Last week, I talked about the reality of the first six months in the real world. That post was a humour piece, nothing more than a joke, a quick jab at the 9 to 5 lifestyle I’ve become used to. This is slightly more serious, a whole foot further down the rabbit hole. I can’t decide which of the two posts matters more. I know the first was easier. It was a much simpler story to tell. But it makes me wonder.
Which is the story worth listening to?
Anyway, if you read between the lines the last time, you’d have seen it wasn’t all smiles and sarcasm. There’s no doubt about it: life’s tough out here in the borderlands.
We all have our own ways of coping-tea, exercise, music, maybe even a drink or two. When flustered, a lot of people also turn to words, quick little one-liners (like philosophical Xanax) that ground them in something palpable again. Perhaps one of the most well-known (at least in Ireland) goes a little something like this:
What’s meant for you won’t pass you by
It mightn’t seem like much, a bare seven or eight words thrown together, but small sentiments like this have a way of resonating with people, of lasting. A phrase like that simply endures. And yet, of all the soft hopes held dear, this is the one belief I’ve yet to subscribe to.
A part of me thinks the reason reflects the bigger picture, the questions like “Why are we here?” or “What happens to us at the end?”. Spirituality, whether in the form of organised religion or not, requires a great deal of faith. Personally, it’s something I’ve always struggled with. The saddest change of heart I ever knew was realising that one day I didn’t truly believe anymore. I just wanted to. And in my eyes, the above phrase is filled with the same sort of uncertainty. I definitely want it to be real, but that’s an empty argument for someone who founds themselves on logic and gears. It’s as if the sentiment isn’t physical enough, like I’d agree in a heartbeat if I could just reach out and touch it.
Maybe the biggest issue I have with this phrase is that the evidence just isn’t there for it. From where I’ve been standing the last twenty-three years, it sure seems like a lot of things passed me by. Whether they were meant for me or not I don’t know, but I’d like to think that they weren’t. How do I know that? Like I said, I don’t, but I’ve lived by the attitude that if you want something bad enough, you’d better just go out and take it. Life isn’t equal, and it’s certainly not fair. Your aspirations aren’t just gonna pull over, roll down the window and tell you to hop in. Nope. If you’re going to be passive, holding your thumb out and expecting a ride, those dreams are gonna put the foot down and leave you behind, choking on a cloud of dust as they roar down the highway. Of course, if you take the active role in this situation, those dreams won’t get far. Yes, you’re going to have to chase them, running like your life depended on it. You’re probably going to trip a half dozen times and bloody something, maybe even consider giving up and laying down in the shade. But there’ll be a moment when you climb over the last hill, see lights in the city below. There’s every chance that moment will be worth it.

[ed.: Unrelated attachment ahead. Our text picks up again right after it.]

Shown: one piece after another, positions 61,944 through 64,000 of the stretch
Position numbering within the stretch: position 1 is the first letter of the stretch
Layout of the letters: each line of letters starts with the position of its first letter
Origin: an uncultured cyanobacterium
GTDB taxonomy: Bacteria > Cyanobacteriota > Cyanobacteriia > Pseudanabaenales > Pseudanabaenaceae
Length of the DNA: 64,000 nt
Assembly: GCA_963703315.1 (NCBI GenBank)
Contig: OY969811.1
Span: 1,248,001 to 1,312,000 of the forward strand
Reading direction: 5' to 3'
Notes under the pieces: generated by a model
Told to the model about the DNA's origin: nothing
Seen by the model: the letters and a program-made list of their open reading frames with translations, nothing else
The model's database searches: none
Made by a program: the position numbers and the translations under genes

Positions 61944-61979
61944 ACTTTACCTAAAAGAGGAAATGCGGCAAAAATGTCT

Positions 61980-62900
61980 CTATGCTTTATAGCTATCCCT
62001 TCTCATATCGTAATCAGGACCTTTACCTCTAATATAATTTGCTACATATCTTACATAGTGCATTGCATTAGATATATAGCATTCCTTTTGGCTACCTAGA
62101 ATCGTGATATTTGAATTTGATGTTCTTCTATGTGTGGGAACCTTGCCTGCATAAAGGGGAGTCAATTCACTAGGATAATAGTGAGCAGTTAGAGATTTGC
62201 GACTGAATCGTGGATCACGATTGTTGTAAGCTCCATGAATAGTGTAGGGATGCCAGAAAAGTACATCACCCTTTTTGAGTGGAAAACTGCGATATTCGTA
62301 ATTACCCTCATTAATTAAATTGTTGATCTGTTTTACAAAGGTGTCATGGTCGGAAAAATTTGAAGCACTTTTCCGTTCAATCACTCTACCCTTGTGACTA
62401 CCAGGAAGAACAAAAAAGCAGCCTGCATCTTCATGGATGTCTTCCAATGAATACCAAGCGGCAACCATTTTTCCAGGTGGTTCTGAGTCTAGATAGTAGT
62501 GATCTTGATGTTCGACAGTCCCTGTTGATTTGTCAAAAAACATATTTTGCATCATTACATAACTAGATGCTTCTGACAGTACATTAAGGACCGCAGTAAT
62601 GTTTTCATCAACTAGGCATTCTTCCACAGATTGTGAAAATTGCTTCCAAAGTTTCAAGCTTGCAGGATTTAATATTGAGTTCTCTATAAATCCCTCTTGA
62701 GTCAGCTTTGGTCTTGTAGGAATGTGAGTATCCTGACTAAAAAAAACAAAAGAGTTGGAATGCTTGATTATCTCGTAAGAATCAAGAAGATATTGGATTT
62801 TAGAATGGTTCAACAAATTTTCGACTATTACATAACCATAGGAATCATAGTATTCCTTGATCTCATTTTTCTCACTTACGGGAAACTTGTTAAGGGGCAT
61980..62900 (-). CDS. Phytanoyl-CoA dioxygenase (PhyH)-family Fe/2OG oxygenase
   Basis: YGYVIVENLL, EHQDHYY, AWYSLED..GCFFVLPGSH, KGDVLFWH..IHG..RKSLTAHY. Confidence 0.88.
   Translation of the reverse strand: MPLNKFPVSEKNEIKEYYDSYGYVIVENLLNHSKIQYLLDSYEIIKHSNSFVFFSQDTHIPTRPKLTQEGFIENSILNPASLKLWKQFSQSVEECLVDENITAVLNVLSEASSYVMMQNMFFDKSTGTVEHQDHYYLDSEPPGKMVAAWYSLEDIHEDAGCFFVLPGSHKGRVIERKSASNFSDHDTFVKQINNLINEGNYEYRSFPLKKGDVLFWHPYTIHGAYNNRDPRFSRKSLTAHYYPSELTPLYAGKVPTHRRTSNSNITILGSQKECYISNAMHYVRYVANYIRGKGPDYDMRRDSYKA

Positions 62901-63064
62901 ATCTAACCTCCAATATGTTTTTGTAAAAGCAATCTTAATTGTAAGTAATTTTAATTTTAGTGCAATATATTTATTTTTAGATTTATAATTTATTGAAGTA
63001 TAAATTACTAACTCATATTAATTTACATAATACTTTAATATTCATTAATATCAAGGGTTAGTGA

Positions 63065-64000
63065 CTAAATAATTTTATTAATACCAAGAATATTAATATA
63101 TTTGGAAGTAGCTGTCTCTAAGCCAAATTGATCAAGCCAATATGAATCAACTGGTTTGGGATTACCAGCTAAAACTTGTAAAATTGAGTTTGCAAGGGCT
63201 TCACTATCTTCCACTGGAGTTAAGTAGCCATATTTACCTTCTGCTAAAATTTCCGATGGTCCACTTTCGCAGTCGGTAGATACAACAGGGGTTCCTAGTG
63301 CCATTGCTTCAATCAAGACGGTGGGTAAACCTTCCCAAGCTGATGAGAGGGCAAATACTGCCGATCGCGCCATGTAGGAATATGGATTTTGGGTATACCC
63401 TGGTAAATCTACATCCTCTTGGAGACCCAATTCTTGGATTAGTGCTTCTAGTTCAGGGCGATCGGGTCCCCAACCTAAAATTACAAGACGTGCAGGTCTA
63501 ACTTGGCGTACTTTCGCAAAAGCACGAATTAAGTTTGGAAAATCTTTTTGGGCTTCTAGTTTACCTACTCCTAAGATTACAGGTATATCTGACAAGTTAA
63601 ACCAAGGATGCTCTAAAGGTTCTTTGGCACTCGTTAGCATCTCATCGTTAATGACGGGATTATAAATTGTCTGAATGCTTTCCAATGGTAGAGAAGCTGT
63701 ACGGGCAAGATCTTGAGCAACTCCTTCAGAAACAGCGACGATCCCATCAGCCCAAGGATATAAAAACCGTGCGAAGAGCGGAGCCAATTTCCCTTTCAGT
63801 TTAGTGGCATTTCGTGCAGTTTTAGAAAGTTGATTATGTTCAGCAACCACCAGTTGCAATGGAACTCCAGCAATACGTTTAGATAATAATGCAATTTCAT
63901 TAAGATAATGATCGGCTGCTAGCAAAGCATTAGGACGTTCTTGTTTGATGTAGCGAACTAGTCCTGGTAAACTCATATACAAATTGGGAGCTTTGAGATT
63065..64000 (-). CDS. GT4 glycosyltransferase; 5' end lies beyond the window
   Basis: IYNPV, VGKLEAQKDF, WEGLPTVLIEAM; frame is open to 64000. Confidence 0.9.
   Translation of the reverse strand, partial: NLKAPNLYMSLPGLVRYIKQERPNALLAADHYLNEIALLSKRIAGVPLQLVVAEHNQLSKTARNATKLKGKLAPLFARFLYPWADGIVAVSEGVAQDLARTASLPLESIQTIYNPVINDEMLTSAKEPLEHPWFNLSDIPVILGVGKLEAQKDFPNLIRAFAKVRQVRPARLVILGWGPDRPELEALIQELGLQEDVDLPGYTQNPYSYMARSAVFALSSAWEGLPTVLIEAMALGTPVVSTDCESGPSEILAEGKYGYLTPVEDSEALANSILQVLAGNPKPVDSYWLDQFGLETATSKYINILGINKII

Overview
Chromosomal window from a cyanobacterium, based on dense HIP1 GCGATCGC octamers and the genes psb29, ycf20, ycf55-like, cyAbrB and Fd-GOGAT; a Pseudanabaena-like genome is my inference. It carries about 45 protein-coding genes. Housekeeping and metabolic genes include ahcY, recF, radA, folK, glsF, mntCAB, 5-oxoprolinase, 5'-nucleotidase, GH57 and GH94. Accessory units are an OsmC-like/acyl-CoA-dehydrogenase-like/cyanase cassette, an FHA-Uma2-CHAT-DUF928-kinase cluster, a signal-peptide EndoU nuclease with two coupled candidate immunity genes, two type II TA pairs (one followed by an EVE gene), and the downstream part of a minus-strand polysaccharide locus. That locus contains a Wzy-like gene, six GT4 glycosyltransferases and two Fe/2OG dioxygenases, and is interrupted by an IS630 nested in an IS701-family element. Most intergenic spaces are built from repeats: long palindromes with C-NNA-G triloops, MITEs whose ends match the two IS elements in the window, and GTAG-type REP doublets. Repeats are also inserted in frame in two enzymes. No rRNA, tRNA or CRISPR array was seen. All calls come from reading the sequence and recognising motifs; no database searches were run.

And of course, the above probably sounds awfully negative, but I’d wager the opposite is true. I can’t imagine anything worse than sitting in the back seat of the car, watching fields ghost by, waiting for the journey to be over so you can claim a prize already yours. That’s what happens when life is in charge, when things are meant for you, when years simply pass you by.
But perhaps you’re like me. You’d much rather take the hard road and risk never reaching the end of it. You’d suffer years of stumbling and falling, rising quickly to dust yourself off again, all in a world where we’ll only know a single breath, where we run the road of a mortal life. With time against us, it’s no wonder people want there to be some sort of guarantee. But destiny is a beautiful lie, a cushion for the wary and the unenthused. On the contrary, what was it Robin Williams said: “Carpe Diem. Seize the day. Make your lives extraordinary.” Somehow having the responsibility in your hands feels a lot more reassuring.
And yet phrases like “What’s meant for you won’t pass you by” aren’t said as a statement of fact, more like a mantra or prayer. They’re spoken as if to quell the great unknown, put order to the chaos of life and reinforce the fact that in some ways it’s all been already decided. And I don’t blame them. It’s tough accepting the reality that every day you might pass your dream job on your way to work, maybe close the door of a coffee shop five seconds before your true love opens it. But all those maybe-moments are down to chance, and the mathematics are rarely if ever with you. There are just too many variables for you to ever ride off into the sunset with the wind in your hair. Odds-wise, it’s more likely you’ll just fall into a job you don’t hate, pay your bills and some taxes, find someone you love and work hard enough to make it stick. Every day won’t be perfect. In fact, more than most won’t be memorable at all. But somewhere years from now, you’ll realise you needed all that background noise-all that adversity and that grey. After all, the lights over the hill wouldn’t shine half so bright had you not hit a few bumps in the road.
So yes, what’s meant for you may pass you by; I’m almost sure that it will do.
But so what?
Look at all the things that weren’t meant for you, but that you learned from all the same. Things that were never wanted, just needed somewhere on the road. Things that made you curse, tear at your hair, cry in a dark room at 2 a.m. Things that made those few steps a journey. Things that made an imperfect life.
And when it’s all said and done, when you have nothing left but a small audience inside the warmth of a fire, isn’t that the story worth listening to?